Understanding Words consists of 75 Lesson plans that teach the essentials of reading and spelling. Each Lesson typically contains the following:

  • Tasks that target phonemic awareness
  • Letter-Sound Rules – explicit teaching of a new phonics rule (some Lessons teach two rules) or a high-frequency morpheme (e.g., -s, -es, -ed, -ion)
  • Whiteboard Sounds – students practise producing the new phonics rule amongst a selection of other known “letter-sounds” that serve as distractors
  • Sound Spelling – students identify the initial, middle or end phoneme (speech sound) in spoken words and then write the grapheme (letter or letter-group) that represents that sound.
  • 3-Step spelling – spoken words are separated into speech sounds (e.g., CHIP = /ch/i/p/). The students then write the word. The task targets phonemic awareness (phoneme segmentation), sound-to-letter conversion rules, sequential spelling skills and letter formation.
  • Whiteboard Spelling – starting with a target word, students create new words by swapping letters in and out (e.g., change SIP into SLIP). The task targets phonemic awareness (phoneme segmentation, phoneme elision and the addition of phonemes to words), sound-to-letter conversion rules, sequential spelling skills and letter formation.
  • Nonword Spelling – The same task as 3-Step Spelling but using nonwords. Only used for older students who can spell most of the words in the 3-Step Spelling and Whiteboard Spelling tasks “by sight”.
  • Whiteboard Words – A word-reading task. The teacher writes a word on the whiteboard for the student to read aloud (e.g., SHOT). Letters are added or deleted to form a new word for the student to read (e.g., SHOUT). Approximately 30% of the words contain the new phonics rule taught in that Lesson. The task targets phonemic awareness (blending), letter-to-sound conversion rules, decoding skills and reading fluency.
  • Word List Reading – Another word-reading task. The students read words from a list in their Student Booklet. Approximately 30% of the words contain the new phonics rule taught in that Lesson. The task targets phonemic awareness (blending), letter-to-sound conversion rules, decoding skills and reading fluency.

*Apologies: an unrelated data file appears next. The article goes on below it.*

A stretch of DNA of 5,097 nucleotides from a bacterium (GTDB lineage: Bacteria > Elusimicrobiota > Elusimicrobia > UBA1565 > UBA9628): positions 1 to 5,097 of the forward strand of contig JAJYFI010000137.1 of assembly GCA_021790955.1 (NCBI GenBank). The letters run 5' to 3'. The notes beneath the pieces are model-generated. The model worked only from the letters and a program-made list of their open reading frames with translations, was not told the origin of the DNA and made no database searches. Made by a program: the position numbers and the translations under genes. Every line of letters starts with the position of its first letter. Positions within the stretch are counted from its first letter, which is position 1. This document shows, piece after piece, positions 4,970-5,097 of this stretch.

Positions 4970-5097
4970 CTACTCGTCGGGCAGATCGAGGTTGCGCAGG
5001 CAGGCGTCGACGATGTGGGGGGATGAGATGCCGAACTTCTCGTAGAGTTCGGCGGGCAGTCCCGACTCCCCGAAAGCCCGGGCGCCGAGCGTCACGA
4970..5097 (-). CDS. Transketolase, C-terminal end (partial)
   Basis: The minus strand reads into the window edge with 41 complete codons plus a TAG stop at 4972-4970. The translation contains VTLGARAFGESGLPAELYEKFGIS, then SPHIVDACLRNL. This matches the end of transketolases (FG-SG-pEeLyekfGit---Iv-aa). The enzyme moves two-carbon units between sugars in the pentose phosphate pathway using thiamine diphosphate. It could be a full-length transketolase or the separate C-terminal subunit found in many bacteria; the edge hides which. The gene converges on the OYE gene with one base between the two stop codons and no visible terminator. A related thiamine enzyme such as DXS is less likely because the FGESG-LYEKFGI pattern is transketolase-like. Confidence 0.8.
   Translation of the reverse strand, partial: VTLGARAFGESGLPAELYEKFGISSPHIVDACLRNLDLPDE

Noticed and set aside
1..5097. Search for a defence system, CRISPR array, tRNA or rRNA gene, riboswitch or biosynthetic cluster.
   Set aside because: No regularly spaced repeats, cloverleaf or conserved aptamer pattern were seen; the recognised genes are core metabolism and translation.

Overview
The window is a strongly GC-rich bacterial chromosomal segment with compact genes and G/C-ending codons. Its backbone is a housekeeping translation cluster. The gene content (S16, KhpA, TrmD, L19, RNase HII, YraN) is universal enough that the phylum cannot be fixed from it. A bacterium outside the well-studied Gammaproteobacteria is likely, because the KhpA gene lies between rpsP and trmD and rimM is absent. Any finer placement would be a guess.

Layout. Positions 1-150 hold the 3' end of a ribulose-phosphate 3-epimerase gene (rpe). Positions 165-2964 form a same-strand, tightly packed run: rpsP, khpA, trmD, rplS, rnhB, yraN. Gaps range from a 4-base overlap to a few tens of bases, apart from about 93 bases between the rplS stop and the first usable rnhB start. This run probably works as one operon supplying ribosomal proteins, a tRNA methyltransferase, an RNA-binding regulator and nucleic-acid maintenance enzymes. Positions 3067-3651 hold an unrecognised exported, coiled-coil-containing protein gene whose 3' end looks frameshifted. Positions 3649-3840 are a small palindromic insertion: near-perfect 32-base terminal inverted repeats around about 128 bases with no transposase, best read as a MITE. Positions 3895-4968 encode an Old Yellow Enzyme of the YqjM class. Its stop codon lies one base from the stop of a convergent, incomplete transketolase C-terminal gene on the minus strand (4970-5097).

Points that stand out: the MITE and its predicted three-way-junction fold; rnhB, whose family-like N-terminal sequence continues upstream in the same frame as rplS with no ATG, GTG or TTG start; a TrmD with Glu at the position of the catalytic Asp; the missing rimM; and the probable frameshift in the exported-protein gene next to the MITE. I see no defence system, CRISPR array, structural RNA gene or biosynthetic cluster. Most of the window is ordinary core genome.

• Nonword Reading – The same task as Word List Reading but using nonwords. Only used for older students who can read most of the words in the Whiteboard Words and Word List Reading tasks “by sight”.
  • Irregular Words – Irregular-words are words that can’t be read via normal letter-to-sound conversion rules (e.g., COME). Knowing a relatively small number of these irregular-words helps students to access text more quickly and avoids confusing young students by introducing exceptions before they have truly mastered the rules.
  • Sentence Reading – students read sentences that have been constructed from the phonics rules and irregular-words taught to that point in the program. Targets word identification skills, application of decoding skills while reading text and fluency.
  • Comprehension – students read sentences or short stories in which most of the words have been constructed from the phonics rules and irregular-words taught to that point in the program. The students read the sentences and answer comprehension questions. The questions target knowledge of parts of speech (e.g., implicitly identifying subject, verb, adverbs, adjectives) through to drawing inferences. These activities target word identification skills, application of decoding skills while reading text, fluency, linguistic knowledge and comprehension strategies.
  • Story Reading – students read stories in which most of the words have been constructed from the phonics rules and irregular-words taught to that point in the program. These activities are all about the application of basic skills to a task that resembles book reading. These activities target word identification skills, application of decoding skills while reading text and fluency.

Detailed scripts ensure that Lessons are taught in the same way each time so students understand exactly what is expected. The scripts also mean that skilled teachers are not required. Understanding Words can be taught by teacher assistants and parents.

Understanding Words can be taught to individual students or in small groups of 3-4. Research has shown that small groups produce similar outcomes to individual instruction and that teacher assistants and parent helpers can produce significant and meaningful reading gains.